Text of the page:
Does the Santa Legend Endanger Trust?
by Jan Hunt
A close friend and I had an interesting discussion recently about the Santa Question.
Is it OK to tell a child that Santa Claus is real? Is this a harmless "white
lie", an innocent and loving attempt to give a child the pleasure of make-believe,
and the reassurance of fitting into our culture, or is it essentially and inescapably a
lie that can affect the child's critical capacity to trust?
|Although my son Jason was taught to believe in Santa, I worried about the eventual
outcome this might have, as I had not been told the Santa story in my own childhood. When
he asked the "Santa question" at age eight, I learned that my fears had been
correct. I can still remember his look of dismay, confusion, and sadness as I admitted as
gently as I could that Santa was, in fact, a myth. Although I then told Jason the true
story of Saint Nicholas of Patara, this did little to comfort him. I've regretted our
original decision ever since.
But how can a parent draw the line between innocent fantasy - so important in a child's
life - and an ultimately harmful lie that will inevitably have to be explained later?
Children thrive on fantasy and make-believe. They love inventive stories and fictional
characters, and readily give their stuffed animals and dolls names and unique
personalities. Fantasy and play are essential elements in a child's life. They not only
bring joy and humor, but also enhance the ability to imagine and to think "outside
the box". Imagination is a critical part of thinking and problem solving. What is the
difference, then, between healthy fantasy and deception that endangers parent-child trust?
Is there a way to keep the fantasy without the lie?
I found this puzzle to be surprisingly difficult to resolve. But after much thought I
felt that there might be a middle ground. If a child were simply told the "Santa
story" about a kindly old gentleman who leaves gifts for children in his make-believe
world, but who remains within the fictional world of the story, there would be no need to
undo the lie that he is leaving gifts for the child in our world. Parents and
children could play the "Santa game" by leaving gifts for each other, just as
Santa does in the story. This allows the opportunity for children to learn the pleasure of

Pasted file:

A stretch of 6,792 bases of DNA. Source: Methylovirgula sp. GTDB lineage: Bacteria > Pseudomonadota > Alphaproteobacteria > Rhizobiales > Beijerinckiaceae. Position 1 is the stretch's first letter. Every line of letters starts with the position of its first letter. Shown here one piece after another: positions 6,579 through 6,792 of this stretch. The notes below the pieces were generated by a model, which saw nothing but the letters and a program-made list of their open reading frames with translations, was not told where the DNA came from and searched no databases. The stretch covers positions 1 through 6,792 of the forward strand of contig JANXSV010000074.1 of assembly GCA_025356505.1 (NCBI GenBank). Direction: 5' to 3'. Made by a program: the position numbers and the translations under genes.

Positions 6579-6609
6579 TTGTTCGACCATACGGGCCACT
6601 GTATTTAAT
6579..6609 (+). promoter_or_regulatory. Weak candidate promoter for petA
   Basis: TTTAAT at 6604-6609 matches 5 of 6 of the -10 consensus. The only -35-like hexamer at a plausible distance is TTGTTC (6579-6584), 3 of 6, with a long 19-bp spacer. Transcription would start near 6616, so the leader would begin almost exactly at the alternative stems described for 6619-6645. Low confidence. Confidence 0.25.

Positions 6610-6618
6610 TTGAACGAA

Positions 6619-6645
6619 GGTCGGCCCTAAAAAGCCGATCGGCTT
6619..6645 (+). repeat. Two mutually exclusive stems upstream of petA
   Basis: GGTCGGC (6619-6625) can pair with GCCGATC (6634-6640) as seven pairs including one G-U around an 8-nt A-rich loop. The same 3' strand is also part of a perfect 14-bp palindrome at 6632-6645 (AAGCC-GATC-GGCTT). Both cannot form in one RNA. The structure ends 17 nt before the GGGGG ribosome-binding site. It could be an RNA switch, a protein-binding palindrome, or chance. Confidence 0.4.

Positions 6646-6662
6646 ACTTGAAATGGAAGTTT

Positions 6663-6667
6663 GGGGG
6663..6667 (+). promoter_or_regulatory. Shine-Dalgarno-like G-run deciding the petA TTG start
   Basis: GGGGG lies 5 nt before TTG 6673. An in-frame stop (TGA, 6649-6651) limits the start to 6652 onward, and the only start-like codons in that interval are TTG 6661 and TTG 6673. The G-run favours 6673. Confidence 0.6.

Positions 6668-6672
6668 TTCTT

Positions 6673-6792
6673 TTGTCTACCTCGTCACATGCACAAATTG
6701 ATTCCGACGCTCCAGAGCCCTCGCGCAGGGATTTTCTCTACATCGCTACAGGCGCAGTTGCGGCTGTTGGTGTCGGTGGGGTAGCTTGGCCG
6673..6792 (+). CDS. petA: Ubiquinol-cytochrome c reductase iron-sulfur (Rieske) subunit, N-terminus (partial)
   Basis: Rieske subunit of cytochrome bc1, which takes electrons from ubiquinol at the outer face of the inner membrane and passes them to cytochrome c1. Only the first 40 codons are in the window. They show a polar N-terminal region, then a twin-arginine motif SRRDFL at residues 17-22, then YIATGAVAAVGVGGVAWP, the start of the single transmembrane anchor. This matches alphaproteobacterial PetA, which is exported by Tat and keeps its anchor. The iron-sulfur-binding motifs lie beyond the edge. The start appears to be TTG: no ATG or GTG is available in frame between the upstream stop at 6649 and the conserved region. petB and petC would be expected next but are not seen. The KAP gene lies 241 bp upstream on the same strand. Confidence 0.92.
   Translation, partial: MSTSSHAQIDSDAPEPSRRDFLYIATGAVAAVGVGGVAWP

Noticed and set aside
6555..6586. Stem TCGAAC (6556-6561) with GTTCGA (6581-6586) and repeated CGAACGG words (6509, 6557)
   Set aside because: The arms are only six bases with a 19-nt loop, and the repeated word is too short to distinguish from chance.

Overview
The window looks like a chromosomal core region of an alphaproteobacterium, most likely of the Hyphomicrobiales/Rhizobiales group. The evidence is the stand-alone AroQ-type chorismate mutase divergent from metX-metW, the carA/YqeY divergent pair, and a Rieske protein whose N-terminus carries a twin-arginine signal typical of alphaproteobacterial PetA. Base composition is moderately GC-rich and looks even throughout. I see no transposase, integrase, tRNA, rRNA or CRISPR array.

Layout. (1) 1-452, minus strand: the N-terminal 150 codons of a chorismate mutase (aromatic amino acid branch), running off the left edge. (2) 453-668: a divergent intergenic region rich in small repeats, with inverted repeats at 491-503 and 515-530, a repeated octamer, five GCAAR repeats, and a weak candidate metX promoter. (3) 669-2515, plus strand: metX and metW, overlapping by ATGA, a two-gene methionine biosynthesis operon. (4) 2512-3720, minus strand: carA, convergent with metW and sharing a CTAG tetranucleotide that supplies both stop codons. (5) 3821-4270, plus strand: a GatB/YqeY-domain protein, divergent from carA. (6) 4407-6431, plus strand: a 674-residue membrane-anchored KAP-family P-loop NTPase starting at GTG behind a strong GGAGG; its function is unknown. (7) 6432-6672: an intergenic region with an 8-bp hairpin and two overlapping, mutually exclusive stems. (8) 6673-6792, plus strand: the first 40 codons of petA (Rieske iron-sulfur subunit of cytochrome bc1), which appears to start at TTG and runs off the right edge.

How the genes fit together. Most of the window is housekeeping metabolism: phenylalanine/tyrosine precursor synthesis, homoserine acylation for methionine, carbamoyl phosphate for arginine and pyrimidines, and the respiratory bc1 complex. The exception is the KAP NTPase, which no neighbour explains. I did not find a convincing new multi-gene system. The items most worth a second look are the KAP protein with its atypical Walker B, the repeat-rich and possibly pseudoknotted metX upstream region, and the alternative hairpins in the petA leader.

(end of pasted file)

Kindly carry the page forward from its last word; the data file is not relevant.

giving to their parents and siblings, as well as gaining the knowledge and appreciation of
their parents' efforts on their behalf - an opportunity that is completely missed in the
||For the Santa question, and for other stories about such figures as fairies and elves,
the central question becomes: Are the characters left in their own imaginary world, or are
they claimed to be somehow magically making the transition from their world to ours? Are
they presented as fictional characters, meant to entertain or inspire, or can they
directly affect the child in some way in the real world - leaving gifts or Easter eggs, or
exchanging teeth for coins? The movie "The Purple Rose of Cairo" is a good
illustration of a fictional character magically leaving his world and breaking into the
heroine's real world. But the movie was presented as an intriguing and entertaining
fiction, not as a news story.
If fictional characters are all left within their own make-believe worlds, parents and
children could still leave surprises under the tree "like Santa does in the Santa
story", thus giving the child an opportunity to give as well as receive. The child
would still know the whimsy and joy of the Santa tale, but there would be no deception to
explain or regret later, and the child is being given authentic information about the real
world. Children need a truthful picture of their world so that they can learn to navigate
within it with confidence, knowledge and safety. Providing such an understanding is as
important a reason to avoid the Santa myth as the need to maintain the child's trust. If
we keep the magic fantasy, but hold it within the borders of the world of fiction and
storytelling, we can foster imagination and delight today without worrying about the
questions we will surely be asked tomorrow.
Jan Hunt, M.Sc., offers telephone counseling worldwide, with a
focus on parenting, unschooling, and personal matters. She is the Director of The Natural Child Project and author of The Natural Child: Parenting from the Heart and A Gift for Baby.
|More articles by Jan Hunt